Familial dysautonomia (Riley-Day syndrome)

Familial dysautonomia, also known as Riley-Day syndrome, is an inherited disorder that causes sensory dysfunction and severely affects the activity of the autonomic nervous system, resulting in multisystem dysfunction.

Familial dysautonomia (FD) was described in 1949 by Riley et al. It is a disease almost exclusive to the Ashkenazi Jewish population, with an incidence of 1 case per 3,600 births.

It is a disease that follows an autosomal recessive mode of inheritance and is caused by mutations in the ELP1 gene also known as IKBKAP which codes for a protein that is expressed in all tissues and is involved in gene transcription.

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Patients with FD present with generalized somatosensory and autonomic deficits, caused by altered transmission of nociceptive, thermal, mechanical, chemical, metabolic and osmotic information from the body to the brain. They may also present gastrointestinal dysfunction, recurrent pneumonias, variations in blood pressure, postural hypotension and hypotonia.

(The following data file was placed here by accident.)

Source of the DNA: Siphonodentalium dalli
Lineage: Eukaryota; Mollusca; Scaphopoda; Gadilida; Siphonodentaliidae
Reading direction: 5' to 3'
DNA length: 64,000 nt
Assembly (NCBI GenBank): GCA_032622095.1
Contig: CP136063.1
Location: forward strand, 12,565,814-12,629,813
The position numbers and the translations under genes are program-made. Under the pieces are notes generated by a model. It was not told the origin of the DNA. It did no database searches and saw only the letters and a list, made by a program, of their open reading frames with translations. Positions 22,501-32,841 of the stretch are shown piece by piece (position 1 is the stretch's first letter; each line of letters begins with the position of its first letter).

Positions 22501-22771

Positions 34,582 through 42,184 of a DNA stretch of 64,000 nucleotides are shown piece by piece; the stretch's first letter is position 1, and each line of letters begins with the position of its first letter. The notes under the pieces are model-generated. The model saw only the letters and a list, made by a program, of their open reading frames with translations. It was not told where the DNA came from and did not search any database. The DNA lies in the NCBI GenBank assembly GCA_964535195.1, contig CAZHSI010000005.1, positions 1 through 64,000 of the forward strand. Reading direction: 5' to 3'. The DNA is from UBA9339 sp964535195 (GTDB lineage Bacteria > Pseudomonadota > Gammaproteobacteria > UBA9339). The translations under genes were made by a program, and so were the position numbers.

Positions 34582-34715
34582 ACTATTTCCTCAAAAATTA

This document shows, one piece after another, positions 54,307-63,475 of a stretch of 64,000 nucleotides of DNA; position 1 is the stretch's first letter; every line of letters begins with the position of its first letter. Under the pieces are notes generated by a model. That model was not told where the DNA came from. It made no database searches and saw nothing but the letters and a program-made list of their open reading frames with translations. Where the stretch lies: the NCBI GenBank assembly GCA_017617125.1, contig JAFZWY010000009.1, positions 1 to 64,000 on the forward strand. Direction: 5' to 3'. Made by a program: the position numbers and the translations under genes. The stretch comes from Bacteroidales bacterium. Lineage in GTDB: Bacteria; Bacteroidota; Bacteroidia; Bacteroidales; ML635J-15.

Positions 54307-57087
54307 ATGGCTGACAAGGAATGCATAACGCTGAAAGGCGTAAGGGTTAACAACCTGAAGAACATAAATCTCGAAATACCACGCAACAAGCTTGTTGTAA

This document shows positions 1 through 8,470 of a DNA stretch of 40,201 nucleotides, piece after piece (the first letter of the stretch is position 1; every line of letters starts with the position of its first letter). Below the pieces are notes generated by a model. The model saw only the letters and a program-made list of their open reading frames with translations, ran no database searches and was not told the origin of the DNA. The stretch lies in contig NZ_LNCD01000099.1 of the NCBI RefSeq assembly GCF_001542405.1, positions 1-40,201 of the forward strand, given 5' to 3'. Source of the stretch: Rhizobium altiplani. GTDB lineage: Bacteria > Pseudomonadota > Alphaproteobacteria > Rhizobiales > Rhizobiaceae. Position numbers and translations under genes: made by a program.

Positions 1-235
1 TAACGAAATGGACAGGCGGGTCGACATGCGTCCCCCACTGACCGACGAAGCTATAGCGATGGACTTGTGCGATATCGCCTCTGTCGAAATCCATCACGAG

Diagnosis is based on clinical recognition of both sensory and autonomic dysfunction. Characteristic criteria include alacrymia (no tears), lack of fungiform papillae on the tongue, depressed patellar reflexes and abnormal histamine testing.

Disease management

Available pharmacological treatments are intended to alleviate the symptoms of patients with dysautonomia as no specific treatment is currently available.

People with FD require follow-up by a multidisciplinary team including neurologists, physiotherapists, cardiologists, nephrologists, ophthalmologists, and other professionals.

It is recommended that patients avoid hot and humid environments.

Genes analyzed



Anderson SL, Qiu J, Rubin BY. EGCG corrects aberrant splicing of IKAP mRNA in cells from patients with familial dysautonomia. Biochem Biophys Res Commun. 2003 Oct 17;310(2):627-33.

Bar-Aluma BE. Familial Dysautonomia. 2003 Jan 21 [updated 2021 Nov 4]. In: Adam MP, Mirzaa GM, Pagon RA, Wallace SE, Bean LJH, Gripp KW, Amemiya A, editors. GeneReviews® [Internet]. Seattle (WA): University of Washington, Seattle; 1993-2022.

Rubin BY, Anderson SL. IKBKAP/ELP1 gene mutations: mechanisms of familial dysautonomia and gene-targeting therapies. Appl Clin Genet. 2017 Dec 15;10:95-103.

Slaugenhaupt SA, Blumenfeld A, Gill SP, et al . Tissue-specific expression of a splicing mutation in the IKBKAP gene causes familial dysautonomia. Am J Hum Genet. 2001 Mar;68(3):598-605.

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